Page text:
Such tests are not even as great a predictor of college success as they are touted to be, as they seem to only predict how well students can test — basically, how well they can game the system — and not how much they really know. A report by Matthew Chingos of the Urban Institute shows that the effect test scores have on a student’s performances in college coursework is not much. Conversely, high school grades have greater correlation with college performance. Students with a mediocre SAT score — 900-990 on a 1600 point scale — but near perfect GPA were found to have a 62 percent graduation rate, whereas students with scores greater than 1100 but a GPA lower than 2.67 were found to have only a 35 percent graduation rate. While high school grades vary widely from school to school — nationally and around the world — they seem to merit consideration far more than test scores. A holistic approach — considering grades in conjunction with activities, personal essays, etc. — seems to be the right approach.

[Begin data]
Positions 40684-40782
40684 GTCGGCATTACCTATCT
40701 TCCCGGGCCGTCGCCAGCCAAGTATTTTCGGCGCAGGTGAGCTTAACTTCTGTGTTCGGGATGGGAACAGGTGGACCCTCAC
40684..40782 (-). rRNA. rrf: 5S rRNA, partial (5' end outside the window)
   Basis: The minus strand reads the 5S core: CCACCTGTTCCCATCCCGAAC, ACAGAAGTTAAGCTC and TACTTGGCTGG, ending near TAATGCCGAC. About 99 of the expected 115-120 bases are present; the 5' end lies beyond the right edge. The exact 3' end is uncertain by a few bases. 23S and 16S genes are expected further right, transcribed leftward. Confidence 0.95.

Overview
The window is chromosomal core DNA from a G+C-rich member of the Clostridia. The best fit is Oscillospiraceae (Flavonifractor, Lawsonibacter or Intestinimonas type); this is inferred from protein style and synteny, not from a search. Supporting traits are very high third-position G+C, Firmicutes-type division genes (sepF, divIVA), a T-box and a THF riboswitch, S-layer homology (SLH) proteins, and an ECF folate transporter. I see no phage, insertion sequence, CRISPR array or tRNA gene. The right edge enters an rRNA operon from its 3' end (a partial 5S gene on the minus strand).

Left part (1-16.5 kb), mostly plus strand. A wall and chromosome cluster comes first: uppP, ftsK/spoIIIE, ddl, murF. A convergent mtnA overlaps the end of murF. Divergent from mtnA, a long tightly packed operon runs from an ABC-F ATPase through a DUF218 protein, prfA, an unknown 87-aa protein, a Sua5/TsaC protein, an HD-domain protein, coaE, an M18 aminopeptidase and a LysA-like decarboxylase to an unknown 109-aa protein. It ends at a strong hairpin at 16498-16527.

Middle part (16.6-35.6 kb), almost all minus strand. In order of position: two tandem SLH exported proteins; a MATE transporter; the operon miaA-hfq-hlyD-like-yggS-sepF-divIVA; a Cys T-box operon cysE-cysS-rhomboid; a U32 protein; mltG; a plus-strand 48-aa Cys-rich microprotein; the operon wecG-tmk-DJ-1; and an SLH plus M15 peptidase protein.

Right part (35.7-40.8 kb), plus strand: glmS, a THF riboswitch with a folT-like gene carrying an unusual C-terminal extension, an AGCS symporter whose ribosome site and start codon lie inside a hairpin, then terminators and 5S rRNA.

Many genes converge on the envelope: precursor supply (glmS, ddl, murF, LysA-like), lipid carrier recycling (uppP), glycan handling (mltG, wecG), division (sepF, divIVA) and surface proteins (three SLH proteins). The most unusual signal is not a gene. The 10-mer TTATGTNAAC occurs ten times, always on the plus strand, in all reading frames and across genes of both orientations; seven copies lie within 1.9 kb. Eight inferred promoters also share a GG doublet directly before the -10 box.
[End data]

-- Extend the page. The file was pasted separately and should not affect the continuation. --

Standardized tests also fail to account for students facing test anxiety, with about two-thirds of high school students facing uncomfortable levels of such anxiety. The tests seem to unfairly penalise students for their mental health instead of gaps in knowledge, straying far from the selling point of such tests.

Arguably the most compelling case against standardized tests is the fact that such tests do not offer a level playing field, thus making them far from “standardized.” Retaking these tests has often resulted in a marked increase in scores. For instance, a study found that on average, retaking the SAT resulted in a 90 point increase on a 2400 point scale. This clearly makes taking standardized tests multiple times a lucrative option. However, such an opportunity is open only to students who can afford it — with the SAT costing $52-$68 and the ACT costing $55-$70 per sitting — thus putting socio-economically disadvantaged students on the back foot. Not to mention the fact that students coming from affluent backgrounds can afford coaching and higher quality schooling as well, which further helps in attaining desirable scores. This only emboldens socio-economic disparity, while pushing the tests towards gatekeeping education and further away from testing aptitude — their intended purpose.